Kenny Dalglish is known as King Kenny, and for good reason. Throughout his seventeen-year career, he played for only two clubs, and he had 559 appearances, with 230 goals scored between them. As a manager at Liverpool from 1985-1991, his teams won the FA cup twice and the league championship thrice. He and many of his senior players attended funerals of spectators who had been crushed during the Hillsborough tragedy, which changed the way he was viewed by both the media and Liverpool supporters. He brought Blackburn from Second Division to Premier League status. Rovers fans had been questioning whether the team even *wanted* to be promoted; Dalglish showed the fans that the team wanted it, and they could do it. Under Dalglish, Blackburn were part of the founding members of the then-new Premier League. ‘King Kenny’ is indeed a legend. But can he fix the broken Liverpool?
Roy Hodgson had control of the Reds for just seven months. Out of the twenty matches during that period, more than half were losses. I could compare them to West Ham…but that would be cruel and unnecessary. (Sorry, Hammers, but you know it’s true.) In any other career, if you failed more than half the time, you would be sacked, too. However, it has been mentioned that Hodgson was not the instigator of Liverpool’s downfall; that Rafa Benitez began the downward spiral and it only continued under Hodgson, that Benitez just knew when to jump off a sinking ship.
In Benitez’s first year at Anfield, taking over from Gérard Houllier, Liverpool won the Champions League; came in third in the FA Cup; were the runners-up in the League Cup, losing to Chelsea; and came in fifth in the Premier League. In his final year at Anfield (2009-2010), Liverpool only reached the group stages in the Champions League; lost to Reading in the third round of the FA Cup; lost to Arsenal in the fifth round of the League Cup; and came in a disappointing seventh place in the Premier League. In a bit of a consolation, Liverpool made it to the semi-final of the Europa League, only to lose to Atletico Madrid, who went on to win the league. Perhaps Hodgson isn’t to blame for the current state of Liverpool’s affairs, though supporters shouted for his sacking more than that of Benitez’s.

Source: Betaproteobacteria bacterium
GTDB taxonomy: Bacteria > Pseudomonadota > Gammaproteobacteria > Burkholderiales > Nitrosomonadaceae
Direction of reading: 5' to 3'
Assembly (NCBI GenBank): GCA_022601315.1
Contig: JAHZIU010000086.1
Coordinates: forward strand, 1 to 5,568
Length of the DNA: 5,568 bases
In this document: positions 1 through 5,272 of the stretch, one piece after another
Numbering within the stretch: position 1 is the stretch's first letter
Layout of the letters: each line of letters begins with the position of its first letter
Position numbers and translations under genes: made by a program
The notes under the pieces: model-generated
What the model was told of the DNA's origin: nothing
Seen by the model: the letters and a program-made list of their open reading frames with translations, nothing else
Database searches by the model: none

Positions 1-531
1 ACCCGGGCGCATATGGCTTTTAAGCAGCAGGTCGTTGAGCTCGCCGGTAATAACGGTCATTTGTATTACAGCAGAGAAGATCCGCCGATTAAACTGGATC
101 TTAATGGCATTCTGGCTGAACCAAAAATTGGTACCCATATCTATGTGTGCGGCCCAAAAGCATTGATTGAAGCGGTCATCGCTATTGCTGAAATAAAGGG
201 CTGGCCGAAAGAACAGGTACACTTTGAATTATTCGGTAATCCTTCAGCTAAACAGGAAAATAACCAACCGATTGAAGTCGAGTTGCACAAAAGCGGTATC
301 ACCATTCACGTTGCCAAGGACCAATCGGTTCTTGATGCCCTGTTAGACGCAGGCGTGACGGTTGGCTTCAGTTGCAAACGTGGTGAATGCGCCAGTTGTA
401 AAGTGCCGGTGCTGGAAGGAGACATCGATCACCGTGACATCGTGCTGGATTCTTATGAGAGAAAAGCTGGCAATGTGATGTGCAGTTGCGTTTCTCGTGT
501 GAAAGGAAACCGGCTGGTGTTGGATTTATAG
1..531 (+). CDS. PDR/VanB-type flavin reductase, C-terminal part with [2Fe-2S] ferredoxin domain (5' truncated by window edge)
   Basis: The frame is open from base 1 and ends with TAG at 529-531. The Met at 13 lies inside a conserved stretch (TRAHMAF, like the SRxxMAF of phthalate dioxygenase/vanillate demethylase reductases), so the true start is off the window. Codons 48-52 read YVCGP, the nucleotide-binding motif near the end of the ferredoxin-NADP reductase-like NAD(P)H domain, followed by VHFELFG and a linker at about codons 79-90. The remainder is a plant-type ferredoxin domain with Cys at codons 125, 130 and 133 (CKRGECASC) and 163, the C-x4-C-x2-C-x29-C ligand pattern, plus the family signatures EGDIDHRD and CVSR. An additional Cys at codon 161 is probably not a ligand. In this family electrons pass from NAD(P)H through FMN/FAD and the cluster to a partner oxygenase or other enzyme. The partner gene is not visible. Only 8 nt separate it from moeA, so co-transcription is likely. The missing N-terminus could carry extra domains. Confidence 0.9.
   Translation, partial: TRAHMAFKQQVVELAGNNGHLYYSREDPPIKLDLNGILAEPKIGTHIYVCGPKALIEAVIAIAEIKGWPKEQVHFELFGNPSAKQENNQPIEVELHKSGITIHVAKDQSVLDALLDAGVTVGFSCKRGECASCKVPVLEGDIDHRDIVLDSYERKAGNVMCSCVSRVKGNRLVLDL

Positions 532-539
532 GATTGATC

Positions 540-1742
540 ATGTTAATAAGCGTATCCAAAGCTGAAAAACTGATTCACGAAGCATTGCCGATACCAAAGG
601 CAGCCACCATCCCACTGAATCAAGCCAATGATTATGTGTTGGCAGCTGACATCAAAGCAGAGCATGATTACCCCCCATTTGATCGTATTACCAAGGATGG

How is King Kenny to fix this? Liverpool failed in their first two matches under his direction. Granted, the first was immediately after he took control. He could hardly be expected to have altered the team’s training. However, that loss put Liverpool out of the FA Cup, a crushing blow for both the players and Dalglish. Liverpool also lost to Ian Holloway’s Blackpool, who had, just the previous week, held a lower position than the Reds in the League table. How can he change a team that has fallen so far from glory?
Then things started looking up. Liverpool beat Mick McCarthy’s Wolves 3-1 on 22 January. There was a new energy to the team, their style of play had changed dramatically in just two matches, and in addition to the decisive victory the Reds had 31 unanswered passes. Thirty-one, a number which had never happened during Hodgson’s or Benitez’s reign! Their next match, against Fulham, had the same exciting feel to it. Fulham, who were only three points behind Liverpool, but who had an equal away win record to Liverpool’s home win record, easily could have recorded a draw had it not been for Pantsil’s own goal. However, Liverpool were completing more passes, playing more defensively, and moving as a unit, rather than playing as just a collection of individuals.
The most recent match against Stoke City showed a completely revitalised Liverpool. Raul Meireles put Liverpool one point to the good in the 47th minute, and Luis Suarèz, on his debut, scored a spectacular goal to give Liverpool a two point lead in the 79th minute. Stoke had no chance. It seems like Dalglish is turning what was a nearly-bankrupt, failing operation back to what it once was: England’s most successful club; the club that has won eighteen league titles, seven FA Cups, seven League Cups, five European Cups, and three UEFA Cups. The club that recently avoided administration…just barely.
Now Dalglish has bought both Andy Carroll and Luis Suarèz. The Reds have won three matches in a row, something they did not do during Hodgson’s tenure, and rarely during Benitez’s. The style of playing has drastically changed, so it seems inevitable that the team reaches the top tier of the Premier League.
To quote ‘The Producers’, perhaps the only thought running through Liverpool supporters’ minds is… ‘He can do it, he can do it, he can make our dreams come true’. Only time will tell.
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